In my district, out of all the Parties, there were 77 candidates to choose from. In total, I checked off only nine names. Out of the nine I checked off, only 2 won. That’s the lowest ratio I’ve ever had but is pretty typical of how it’s been trending for me over the past 10-15 years. Now, this could leave some people feeling a bit isolated or disenfranchised but then I look at the performance, ethics and accountability of our political institutions over that same time-frame and I at least have the comfort of knowing… 1) I didn’t help put these people in office. 2) Maybe, just maybe, I actually know a better path and have a more reliable sense of character than do the majority of my voting neighbors.

The path that the Political Parties, and the people who fall under their spells, have led us down is a path to ruin. Voting for more pumped up versions of the same old formula will only make things worse. As for me, I’m down to just two people, out the entire electoral process – from Local to State to Federal – that I feel I can vote FOR. If this downward trend continues, I’ll be left with only two options. 1) Not vote at all, or; 2) Run for office myself. Neither of those options sound very good to me.

So how about we try something else? Why don’t we break the partisan hold over elections? Reject Party affiliation as part of registering to vote or participating in the electoral process. Lets have truly open voting in the primaries, where we all vote for the best of all the candidates – regardless of Party. No more voting for the best of half or against the worst of them all. Let’s get the money out of politics so that more people can consider public service as a viable option. And lets take away the incentive to make politics a career by removing all perks and retirement plans for elected offices.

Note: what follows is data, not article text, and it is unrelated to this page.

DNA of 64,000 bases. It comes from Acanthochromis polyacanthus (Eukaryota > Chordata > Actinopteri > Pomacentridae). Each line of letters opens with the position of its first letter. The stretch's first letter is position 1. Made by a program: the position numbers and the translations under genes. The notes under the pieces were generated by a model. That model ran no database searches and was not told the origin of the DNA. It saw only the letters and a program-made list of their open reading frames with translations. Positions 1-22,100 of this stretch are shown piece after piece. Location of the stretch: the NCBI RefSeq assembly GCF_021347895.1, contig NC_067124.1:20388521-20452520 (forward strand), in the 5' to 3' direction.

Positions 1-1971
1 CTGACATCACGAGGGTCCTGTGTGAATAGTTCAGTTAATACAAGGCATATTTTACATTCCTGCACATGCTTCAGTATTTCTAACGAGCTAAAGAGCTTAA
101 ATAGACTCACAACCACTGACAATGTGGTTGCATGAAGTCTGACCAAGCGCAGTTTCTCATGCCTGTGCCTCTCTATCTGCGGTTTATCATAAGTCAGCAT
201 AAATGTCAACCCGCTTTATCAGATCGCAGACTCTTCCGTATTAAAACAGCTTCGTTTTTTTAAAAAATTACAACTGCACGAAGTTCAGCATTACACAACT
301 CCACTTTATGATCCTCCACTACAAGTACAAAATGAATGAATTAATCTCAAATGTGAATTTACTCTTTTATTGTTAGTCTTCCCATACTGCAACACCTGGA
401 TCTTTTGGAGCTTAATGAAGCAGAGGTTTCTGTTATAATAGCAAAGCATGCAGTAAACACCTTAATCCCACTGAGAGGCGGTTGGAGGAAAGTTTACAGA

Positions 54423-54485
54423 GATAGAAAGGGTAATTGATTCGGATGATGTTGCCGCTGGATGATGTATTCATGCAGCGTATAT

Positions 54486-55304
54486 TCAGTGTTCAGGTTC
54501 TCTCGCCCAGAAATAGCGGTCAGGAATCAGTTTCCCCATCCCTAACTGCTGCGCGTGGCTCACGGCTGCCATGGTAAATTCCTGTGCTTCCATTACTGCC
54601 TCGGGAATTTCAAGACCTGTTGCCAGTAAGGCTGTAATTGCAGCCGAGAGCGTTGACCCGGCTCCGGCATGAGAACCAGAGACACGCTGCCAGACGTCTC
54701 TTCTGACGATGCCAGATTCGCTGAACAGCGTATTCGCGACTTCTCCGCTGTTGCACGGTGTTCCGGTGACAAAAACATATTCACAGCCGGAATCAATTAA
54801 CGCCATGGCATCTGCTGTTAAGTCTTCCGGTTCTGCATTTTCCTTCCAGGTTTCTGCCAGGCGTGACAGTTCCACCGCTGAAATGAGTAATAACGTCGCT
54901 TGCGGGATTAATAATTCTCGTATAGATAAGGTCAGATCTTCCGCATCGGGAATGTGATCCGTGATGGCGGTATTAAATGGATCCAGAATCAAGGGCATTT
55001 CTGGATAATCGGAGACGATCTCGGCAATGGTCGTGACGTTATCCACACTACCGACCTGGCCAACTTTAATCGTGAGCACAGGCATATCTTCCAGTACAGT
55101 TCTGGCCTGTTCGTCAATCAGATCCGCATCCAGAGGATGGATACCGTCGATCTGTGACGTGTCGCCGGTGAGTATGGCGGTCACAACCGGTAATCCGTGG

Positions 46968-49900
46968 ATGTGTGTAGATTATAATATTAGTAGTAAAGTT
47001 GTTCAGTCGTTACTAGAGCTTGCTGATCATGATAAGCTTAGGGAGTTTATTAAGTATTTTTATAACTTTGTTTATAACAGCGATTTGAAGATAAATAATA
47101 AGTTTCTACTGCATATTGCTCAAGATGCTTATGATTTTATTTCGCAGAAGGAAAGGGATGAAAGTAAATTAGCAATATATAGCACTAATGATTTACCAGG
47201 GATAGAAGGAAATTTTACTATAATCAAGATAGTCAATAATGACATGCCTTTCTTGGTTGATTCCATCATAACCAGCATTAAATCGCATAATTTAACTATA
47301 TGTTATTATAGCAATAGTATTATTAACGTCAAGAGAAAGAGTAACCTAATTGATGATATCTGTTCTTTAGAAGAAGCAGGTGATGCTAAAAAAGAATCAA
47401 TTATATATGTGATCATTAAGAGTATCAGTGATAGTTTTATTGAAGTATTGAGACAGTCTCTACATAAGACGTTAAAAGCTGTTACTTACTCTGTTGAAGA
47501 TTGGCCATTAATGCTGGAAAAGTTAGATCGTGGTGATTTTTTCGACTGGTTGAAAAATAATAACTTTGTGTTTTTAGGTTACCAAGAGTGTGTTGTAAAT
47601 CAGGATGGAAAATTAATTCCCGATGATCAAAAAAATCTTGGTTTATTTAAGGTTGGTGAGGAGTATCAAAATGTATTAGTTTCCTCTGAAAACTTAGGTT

I want my vote to mean something again. I want public service to be revered as a noble effort again. And above all, I want us to be unified around the idea that our Constitutional Republic, and its institutions, are above the fray, where we all have an equal seat at the table of respectful discourse. But then again, maybe these ideals and desires are as out of touch with today’s voting population as my selections on my ballot seem to be.

Matt Mittan is a long time broadcaster based out of Asheville, NC. http://www.MattMittan.com

A more balanced view of daily life in America.